School’s back in session across the country—or is it? September was supposed to herald a partial return to normalcy for communities that have been ruptured by the pandemic, as college students returned to campus and children resumed in-person classes. But city after city has been forced to walk back plans for reopening brick-and-mortar instruction. And colleges that have attempted to start the semester with students on campus have been wracked with anxiety, as administrators try in vain to contain outbreaks and restrict social activities. We talked to three educational workers about school reopening, and their struggle to protect their health and that of their students: Erin Markiewitz, Vice President of GEO, the Graduate Employees’ Organization at the University of Michigan, talks about the graduate workers’ decision to strike earlier this month, which triggered a legal attack from the administration; Andrew Spar, president of the Florida Education Association, discusses the lawsuit the teachers filed against the state’s plan to resume in-person instruction statewide; and Annie Tan, a special education teacher and member of the MORE Caucus in New York City, explains why educators like her are nervous and frustrated about Mayor Bill De Blasio’s haphazard school reopening plan.
In other news, we look at how the West Coast wildfires are affecting farmworkers; a strike at the Tate London; Heidi Shierholz of Economic Policy Institute on a legal defeat for a regressive Labor Department rule; and a nonprofit unionization streak, with Kayla Blado and Katie Barrows of the Nonprofit Professional Employees Union. With recommended reading on workplace safety in the midst of a pandemic, and why urban homesteaders are rebranding tenant farming.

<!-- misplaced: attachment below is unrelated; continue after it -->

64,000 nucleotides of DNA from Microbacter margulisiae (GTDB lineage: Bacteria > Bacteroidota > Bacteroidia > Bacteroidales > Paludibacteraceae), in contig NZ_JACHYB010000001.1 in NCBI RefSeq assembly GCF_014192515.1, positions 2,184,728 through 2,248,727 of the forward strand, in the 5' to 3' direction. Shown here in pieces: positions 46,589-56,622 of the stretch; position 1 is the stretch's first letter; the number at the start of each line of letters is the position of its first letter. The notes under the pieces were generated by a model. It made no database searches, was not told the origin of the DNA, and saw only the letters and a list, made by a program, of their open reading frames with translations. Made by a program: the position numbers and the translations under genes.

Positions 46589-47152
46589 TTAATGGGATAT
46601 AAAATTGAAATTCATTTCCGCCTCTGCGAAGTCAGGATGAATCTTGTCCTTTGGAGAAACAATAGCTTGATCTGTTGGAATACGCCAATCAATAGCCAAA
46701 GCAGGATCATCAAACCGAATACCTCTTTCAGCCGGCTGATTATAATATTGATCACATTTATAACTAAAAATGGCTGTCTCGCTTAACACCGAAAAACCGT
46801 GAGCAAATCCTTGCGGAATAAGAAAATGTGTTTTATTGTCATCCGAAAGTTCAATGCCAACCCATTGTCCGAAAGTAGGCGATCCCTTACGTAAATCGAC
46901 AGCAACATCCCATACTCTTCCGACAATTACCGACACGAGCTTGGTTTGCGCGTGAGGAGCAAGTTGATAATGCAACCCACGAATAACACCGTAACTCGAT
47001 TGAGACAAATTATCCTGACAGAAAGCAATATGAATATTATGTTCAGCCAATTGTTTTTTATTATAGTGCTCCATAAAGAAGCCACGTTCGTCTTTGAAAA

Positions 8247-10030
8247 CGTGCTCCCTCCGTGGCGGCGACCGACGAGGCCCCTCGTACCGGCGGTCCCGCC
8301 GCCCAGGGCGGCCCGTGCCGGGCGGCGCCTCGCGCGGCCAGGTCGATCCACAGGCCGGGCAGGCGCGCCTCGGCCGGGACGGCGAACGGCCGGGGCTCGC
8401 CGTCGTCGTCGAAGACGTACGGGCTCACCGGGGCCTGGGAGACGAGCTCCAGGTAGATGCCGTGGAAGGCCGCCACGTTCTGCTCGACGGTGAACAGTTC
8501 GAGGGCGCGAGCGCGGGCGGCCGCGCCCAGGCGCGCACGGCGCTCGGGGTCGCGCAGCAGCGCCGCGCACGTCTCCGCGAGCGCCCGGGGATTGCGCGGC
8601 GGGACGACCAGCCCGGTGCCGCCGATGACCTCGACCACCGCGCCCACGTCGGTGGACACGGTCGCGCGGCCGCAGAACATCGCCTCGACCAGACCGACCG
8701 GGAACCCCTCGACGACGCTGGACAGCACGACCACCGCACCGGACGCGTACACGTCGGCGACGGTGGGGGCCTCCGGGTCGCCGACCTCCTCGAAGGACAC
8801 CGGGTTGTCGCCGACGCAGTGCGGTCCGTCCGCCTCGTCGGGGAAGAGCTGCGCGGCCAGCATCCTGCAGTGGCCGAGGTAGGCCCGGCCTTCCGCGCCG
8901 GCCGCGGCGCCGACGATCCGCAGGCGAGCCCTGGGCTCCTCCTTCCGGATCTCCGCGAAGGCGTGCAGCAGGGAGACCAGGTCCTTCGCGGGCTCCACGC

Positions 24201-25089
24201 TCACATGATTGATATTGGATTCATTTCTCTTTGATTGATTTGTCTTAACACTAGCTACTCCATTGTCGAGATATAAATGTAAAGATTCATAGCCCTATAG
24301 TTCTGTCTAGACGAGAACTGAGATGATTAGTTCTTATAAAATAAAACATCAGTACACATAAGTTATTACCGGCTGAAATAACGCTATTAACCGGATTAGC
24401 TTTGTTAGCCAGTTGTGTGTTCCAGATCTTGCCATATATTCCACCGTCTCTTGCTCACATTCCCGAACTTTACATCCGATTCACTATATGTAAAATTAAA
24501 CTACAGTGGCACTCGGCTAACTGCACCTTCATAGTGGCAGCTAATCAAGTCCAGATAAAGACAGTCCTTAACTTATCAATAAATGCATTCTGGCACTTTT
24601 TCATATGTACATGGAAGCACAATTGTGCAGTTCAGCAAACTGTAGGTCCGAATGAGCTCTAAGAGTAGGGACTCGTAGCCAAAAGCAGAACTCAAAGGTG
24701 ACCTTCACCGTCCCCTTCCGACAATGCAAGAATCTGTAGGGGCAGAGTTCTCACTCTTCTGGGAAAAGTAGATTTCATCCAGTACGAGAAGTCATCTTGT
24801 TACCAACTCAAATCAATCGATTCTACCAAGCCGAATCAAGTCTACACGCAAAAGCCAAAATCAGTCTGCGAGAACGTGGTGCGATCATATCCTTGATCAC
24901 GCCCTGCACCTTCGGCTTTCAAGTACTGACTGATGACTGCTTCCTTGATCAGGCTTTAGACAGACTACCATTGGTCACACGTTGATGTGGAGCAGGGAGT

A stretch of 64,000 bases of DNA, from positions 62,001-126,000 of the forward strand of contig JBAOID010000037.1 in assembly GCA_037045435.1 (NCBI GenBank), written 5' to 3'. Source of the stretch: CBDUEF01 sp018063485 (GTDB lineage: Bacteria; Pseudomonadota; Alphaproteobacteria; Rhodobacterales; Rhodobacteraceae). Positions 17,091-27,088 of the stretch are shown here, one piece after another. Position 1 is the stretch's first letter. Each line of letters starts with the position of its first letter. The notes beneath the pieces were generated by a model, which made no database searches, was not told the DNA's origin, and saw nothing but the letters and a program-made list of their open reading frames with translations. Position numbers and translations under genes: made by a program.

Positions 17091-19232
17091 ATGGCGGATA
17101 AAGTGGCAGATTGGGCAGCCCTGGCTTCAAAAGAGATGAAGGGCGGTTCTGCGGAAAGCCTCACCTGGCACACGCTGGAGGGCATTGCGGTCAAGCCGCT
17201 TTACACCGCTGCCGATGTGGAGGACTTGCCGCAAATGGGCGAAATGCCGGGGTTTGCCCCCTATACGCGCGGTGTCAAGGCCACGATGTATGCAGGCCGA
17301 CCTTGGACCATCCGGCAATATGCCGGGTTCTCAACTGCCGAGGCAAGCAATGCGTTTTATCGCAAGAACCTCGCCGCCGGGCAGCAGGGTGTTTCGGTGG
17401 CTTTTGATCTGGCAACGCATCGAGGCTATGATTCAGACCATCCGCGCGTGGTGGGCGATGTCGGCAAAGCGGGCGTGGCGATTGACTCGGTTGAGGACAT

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Michelle: No Sanctuary in Fire-Stricken California’s Immigrant Communities (The Nation)
Sarah: Nonprofit Workers Join the Movement to Unionize (Progressive)
University of Michigan Graduate Employees’ Organization Vice President Erin Markiewitz
Florida Education Association President Andrew Spar
Annie Tan, special education teacher, member of Movement of Rank and File Educators
Note: Shortly after we interviewed Annie Tan, NYC Mayor Bill de Blasio announced an updated, “staggered” schedule for the return to school, so most students would begin their classes virtually rather than in person on Monday, September 21. Middle and high school students are now due to return on October 1.
Sarah: Teachers Fight for Their Lives and the Future of Public Education (Rethinking Schools)
Argh, I wish I’d written that!
Sarah: Kevin Reuning, OSHA complaints show workplace safety is still a concern as the economy reopens (Strikewave)
Michelle: Nick Martin, The New York Times Discovers a Manhattan Makeover for Nu-Tenant Farming (New Republic)